[22:01] SCOOP RAYMAKER: Hi! Where shall I meet you?
[22:02] ANSHE CHUNG: One moment...
[22:02] SCOOP: Okay.
[22:11] SCOOP: I’m just beginning to see the fabulous details of this gallery. When I teleported in, you were right in front of me, but not fully rendered.
[22:13] ANSHE: Where are you connecting from now?
[22:13] SCOOP: I’m in Los Angeles at the moment, working on a friend’s computer. You’re in Beijing, yes? Can you see me seated beside you?
[22:14] ANSHE: I am in Wuhan. Your avatar is now loading on my screen. Ah, now there you are :-)
[22:15] SCOOP: Wonderful! I am writing a story for CONTRIBUTE magazine about philanthropy in Second Life. My research thus far indicates that you are Second Life’s first real philanthropist, donating the SIM (digital land) for the Nonprofit Commons. I wanted to get a better understanding about why you did that.
[22:17] ANSHE: I think there are people who have done much (in SL) for other good purposes, such as fundraising for cancer projects.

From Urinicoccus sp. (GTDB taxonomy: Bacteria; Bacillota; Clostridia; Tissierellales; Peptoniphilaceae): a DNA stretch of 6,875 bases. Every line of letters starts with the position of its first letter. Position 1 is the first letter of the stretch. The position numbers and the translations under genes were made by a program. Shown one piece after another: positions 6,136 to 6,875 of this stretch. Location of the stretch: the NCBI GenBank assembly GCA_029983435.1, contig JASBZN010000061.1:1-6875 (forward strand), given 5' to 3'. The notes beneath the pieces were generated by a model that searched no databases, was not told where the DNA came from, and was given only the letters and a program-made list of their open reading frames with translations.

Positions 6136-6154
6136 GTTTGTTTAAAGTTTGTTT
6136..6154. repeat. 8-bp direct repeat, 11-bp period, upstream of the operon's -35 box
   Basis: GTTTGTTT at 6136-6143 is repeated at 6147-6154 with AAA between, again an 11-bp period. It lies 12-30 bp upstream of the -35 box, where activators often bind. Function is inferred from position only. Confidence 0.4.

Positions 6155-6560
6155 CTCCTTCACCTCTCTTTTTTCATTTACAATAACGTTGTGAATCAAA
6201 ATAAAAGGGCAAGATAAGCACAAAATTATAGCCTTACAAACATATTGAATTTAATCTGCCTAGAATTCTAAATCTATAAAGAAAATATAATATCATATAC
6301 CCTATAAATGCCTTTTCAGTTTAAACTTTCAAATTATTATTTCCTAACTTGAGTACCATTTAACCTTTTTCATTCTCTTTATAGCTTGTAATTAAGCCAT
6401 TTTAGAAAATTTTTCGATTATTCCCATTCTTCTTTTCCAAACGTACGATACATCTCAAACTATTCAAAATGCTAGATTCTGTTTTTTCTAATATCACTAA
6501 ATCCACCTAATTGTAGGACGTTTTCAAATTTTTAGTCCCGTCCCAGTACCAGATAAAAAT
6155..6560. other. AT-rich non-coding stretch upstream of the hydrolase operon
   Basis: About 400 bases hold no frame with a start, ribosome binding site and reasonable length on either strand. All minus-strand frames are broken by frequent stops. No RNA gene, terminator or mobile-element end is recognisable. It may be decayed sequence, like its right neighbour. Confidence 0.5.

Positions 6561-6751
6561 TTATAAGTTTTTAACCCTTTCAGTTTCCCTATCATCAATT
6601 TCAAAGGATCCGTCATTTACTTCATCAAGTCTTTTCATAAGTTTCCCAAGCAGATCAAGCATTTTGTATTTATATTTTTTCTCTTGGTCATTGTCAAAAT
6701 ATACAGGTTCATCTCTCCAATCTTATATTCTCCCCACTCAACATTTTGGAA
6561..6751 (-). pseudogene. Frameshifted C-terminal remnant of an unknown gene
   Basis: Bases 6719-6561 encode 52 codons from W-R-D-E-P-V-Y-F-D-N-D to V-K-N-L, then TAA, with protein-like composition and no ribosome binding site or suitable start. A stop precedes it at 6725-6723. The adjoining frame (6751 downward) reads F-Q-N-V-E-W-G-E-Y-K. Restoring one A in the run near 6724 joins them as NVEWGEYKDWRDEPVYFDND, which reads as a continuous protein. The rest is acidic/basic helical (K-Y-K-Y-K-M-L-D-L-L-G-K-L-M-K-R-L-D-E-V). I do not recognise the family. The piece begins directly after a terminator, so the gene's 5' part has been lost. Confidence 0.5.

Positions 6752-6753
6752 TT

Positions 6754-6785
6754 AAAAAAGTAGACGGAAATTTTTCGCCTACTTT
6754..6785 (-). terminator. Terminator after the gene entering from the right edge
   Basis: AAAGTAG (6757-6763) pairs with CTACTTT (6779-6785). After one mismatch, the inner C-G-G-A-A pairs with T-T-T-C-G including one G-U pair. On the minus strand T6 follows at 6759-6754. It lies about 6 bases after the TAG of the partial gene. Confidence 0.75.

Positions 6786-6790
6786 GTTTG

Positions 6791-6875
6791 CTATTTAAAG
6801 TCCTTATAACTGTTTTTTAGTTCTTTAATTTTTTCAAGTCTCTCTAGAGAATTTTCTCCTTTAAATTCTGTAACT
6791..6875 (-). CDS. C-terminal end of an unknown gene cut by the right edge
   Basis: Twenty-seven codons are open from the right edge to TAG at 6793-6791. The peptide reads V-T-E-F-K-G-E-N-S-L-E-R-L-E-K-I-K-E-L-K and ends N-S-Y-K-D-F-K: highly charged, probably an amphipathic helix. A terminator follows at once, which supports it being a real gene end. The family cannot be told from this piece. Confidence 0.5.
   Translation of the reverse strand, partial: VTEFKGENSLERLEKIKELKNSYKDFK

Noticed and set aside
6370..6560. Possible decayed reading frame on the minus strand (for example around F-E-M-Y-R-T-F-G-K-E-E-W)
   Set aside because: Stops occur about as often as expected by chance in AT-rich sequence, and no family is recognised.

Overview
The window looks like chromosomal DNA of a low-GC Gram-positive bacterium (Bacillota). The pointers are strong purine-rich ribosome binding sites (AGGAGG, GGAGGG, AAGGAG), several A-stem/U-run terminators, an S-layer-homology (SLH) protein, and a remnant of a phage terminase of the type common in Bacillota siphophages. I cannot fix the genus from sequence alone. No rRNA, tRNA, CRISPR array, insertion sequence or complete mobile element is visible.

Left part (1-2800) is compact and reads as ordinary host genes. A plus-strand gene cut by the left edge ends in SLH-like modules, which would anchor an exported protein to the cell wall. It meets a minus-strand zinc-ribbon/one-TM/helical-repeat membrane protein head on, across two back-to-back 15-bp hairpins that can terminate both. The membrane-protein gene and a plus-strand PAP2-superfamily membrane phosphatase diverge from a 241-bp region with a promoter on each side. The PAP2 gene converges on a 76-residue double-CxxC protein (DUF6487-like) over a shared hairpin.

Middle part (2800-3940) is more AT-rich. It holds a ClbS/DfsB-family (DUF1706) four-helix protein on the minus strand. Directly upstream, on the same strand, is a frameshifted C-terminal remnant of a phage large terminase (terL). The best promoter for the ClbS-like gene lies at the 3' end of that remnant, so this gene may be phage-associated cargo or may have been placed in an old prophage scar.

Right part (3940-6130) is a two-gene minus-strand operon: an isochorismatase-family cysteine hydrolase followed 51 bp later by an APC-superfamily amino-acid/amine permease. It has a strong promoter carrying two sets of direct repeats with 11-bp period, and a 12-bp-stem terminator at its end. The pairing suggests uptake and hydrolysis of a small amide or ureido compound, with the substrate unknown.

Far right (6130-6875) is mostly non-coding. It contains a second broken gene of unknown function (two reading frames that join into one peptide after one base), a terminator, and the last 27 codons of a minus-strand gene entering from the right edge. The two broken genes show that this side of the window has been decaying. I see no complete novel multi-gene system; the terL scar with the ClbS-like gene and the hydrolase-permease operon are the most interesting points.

[22:18] SCOOP: Yes. But that has been more of a group effort. Your donation seems to be the largest individual contribution to date.
[22:20] ANSHE: When I first came to Second Life, it was trying to raise funds for a boy in a developing country. His name was Geo and I sponsored him through a German nonprofit using Linden $ (the currency of SL). I think positive change is important and I like to help a little bit when I see I can. The idea of a nonprofit incubator in Second Life appealed to me and my husband.
[22:21] SCOOP: Why?
[22:23] ANSHE: When it comes to virtual worlds and virtual world economies, I always saw that primarily as some globalization medium to create more democratic access to the economy for people in different places. That I would end up building a big business myself was not exactly planned. It surprised me.
[22:26] ANSHE: Guni’s family (my husband) had some history of doing philanthropy in RL (real life), so I thought it might be a good idea to try to see if a virtual world could create enough value to pay for one person. At the time, I felt that if I could achieve this, then maybe people from developing countries could connect to Second Life and do this, too.